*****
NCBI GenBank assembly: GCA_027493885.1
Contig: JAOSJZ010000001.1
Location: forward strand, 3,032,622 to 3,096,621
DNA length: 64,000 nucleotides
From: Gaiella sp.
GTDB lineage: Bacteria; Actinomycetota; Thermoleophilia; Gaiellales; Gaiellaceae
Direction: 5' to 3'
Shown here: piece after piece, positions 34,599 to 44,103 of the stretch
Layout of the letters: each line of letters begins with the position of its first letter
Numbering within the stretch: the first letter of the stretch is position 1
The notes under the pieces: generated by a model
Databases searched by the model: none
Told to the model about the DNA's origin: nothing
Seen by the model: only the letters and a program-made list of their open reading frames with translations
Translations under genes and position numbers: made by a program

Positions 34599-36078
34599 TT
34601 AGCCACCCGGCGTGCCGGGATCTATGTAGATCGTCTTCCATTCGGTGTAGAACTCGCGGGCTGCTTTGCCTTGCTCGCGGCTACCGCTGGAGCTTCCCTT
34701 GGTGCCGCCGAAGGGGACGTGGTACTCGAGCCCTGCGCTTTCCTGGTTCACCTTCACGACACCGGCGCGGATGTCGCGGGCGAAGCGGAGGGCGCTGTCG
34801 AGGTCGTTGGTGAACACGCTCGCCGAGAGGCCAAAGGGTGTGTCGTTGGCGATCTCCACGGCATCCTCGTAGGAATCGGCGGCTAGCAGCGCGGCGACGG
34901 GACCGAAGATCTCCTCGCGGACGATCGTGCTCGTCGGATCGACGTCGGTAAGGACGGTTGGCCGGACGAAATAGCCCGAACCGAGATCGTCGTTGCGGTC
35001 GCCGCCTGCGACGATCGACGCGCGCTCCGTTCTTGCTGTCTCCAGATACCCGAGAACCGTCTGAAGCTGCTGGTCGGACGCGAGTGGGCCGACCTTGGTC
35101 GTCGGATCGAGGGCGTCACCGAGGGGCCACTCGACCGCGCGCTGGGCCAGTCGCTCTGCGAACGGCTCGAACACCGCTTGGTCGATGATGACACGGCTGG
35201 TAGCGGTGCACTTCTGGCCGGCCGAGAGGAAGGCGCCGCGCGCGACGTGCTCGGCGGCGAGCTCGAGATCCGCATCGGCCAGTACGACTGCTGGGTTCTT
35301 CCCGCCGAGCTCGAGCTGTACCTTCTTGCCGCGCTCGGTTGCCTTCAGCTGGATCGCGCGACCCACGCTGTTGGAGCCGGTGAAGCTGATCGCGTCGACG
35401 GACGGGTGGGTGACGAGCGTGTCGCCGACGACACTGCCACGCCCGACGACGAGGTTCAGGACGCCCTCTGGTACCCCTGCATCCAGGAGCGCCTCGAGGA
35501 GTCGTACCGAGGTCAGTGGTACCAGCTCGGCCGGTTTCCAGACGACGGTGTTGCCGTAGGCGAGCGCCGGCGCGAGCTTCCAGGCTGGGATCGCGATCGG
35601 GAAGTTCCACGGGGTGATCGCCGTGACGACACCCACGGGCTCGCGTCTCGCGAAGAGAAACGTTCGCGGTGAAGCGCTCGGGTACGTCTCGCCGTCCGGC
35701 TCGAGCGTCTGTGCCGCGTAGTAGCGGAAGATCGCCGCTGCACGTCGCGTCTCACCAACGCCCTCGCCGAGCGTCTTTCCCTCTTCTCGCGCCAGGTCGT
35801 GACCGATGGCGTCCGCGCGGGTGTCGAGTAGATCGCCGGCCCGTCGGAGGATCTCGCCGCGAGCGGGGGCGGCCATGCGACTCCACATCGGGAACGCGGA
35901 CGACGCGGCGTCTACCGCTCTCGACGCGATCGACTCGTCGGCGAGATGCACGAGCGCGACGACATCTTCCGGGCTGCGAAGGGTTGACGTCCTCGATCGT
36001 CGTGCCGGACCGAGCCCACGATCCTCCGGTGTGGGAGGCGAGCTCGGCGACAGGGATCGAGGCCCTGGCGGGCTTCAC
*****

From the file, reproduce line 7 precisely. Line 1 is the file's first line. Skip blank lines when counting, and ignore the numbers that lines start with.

Direction: 5' to 3'